We have links to some of the writing and other media that Kathryn and I did while there in our "In the News" section above, but I just wanted to highlight the most recent piece up at Huffington Post:
Pope Francis is someone who has lived out the Christian ideals of humility and service. In Argentina he was seen as an intellectual and a pastor who eschewed the trappings of his office, a man of great personal holiness and simplicity. Says Alejandro Bermudez, a leader in the Christian Life Movement, "Pope Francis is the man Argentineans know for leaving the Archbishop's mansion for a small apartment at a downtown parish in Buenos Aires, who travels by bus and subway, and who during the consistory of 2001, when he was created a Cardinal, requested that wealthy Argentineans renounce accompanying him and give the equivalent amount to the poor. Pope Francis has the mind of a Jesuit and the lifestyle of a Franciscan. I have no doubt that his simplicity and courage will take the Church to where it longs to be."
Hope you get the chance to read the whole thing. Viva il Papa!
As a product of military schooling, I am a firm believer in leading by example. Good leaders only ask their followers to do things they are willing to do, or have already done themselves. So it warms my heart the conclave was inspired to elect a Pope who subscribes to a similar leadership philosophy.
A straightforward and soft-spoken man, Pope Francis routinely lets action convey his intended message. As Cardinal Bergoglio, he chose to take the “el micro” (bus) to work instead of riding in a car reserved for the Archbishop of Buenos Aires. This humble gesture showed solidarity with a large segment of the Argentine population, and provided plenty of opportunity to evangelize in one of South America’s most secular cultures. The shepherd recognized the best way to guide his sheep was to be out in the “field” with them.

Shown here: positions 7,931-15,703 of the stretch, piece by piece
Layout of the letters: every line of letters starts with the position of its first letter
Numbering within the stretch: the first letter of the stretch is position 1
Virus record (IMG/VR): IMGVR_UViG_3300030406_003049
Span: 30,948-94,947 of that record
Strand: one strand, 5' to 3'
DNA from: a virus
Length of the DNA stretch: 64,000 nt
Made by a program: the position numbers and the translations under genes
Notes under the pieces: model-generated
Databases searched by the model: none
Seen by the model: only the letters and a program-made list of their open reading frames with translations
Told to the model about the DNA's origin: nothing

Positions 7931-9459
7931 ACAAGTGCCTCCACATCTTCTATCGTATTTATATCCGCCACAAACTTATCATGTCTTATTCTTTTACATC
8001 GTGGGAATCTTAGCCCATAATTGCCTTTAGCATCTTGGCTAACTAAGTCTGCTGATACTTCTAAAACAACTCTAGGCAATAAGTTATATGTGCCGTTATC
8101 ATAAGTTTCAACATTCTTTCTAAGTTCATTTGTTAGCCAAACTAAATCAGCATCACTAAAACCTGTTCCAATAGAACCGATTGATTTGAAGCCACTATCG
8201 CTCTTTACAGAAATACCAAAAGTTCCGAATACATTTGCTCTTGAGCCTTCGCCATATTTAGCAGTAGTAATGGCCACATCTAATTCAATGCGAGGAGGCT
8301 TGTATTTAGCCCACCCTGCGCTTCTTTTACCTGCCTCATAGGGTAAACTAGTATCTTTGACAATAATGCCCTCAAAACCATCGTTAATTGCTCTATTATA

Showing solidarity with the less fortunate and spreading the message of Christ appear to be themes Pope Francis will carry into his papacy. In the last few days, he has spoken of having a “poor church, for the poor” and “finding new ways to bring evangelization to the ends of the earth.” At a time when the Vatican is criticized for being opulent and out of touch, mobilizing the Catholic Church around these themes may be the most poignant rebuttal.
Coincidently, taking care of the poor may prove the most effective means of evangelizing in the modern world. As economic instability forces governments to reduce contributions to social welfare programs, more people will come to rely on charitable organizations for help. Saint Francis of Assisi once said, “the deeds you do may be the only sermon some persons will hear today.” Our new pope seems intent on positioning Catholics to be the preachers of that sermon.
Now that we have a start date for the conclave, I thought I'd pass along this wonderful prayer from the Catholic Diocese of Arlington.
Heavenly Father, holding to Christ's promise that His Church is built on the invincible Rock of Truth, we, Your children, beseech You:
Give us a Shepherd after your own heart - endowed with supernatural wisdom and courage, with unshakeable faith and deep humility, capable of sacrificial service. May he be zealous to defend Holy Mother Church, her sacred teaching, the integrity of her sacraments and her persecuted members throughout the world.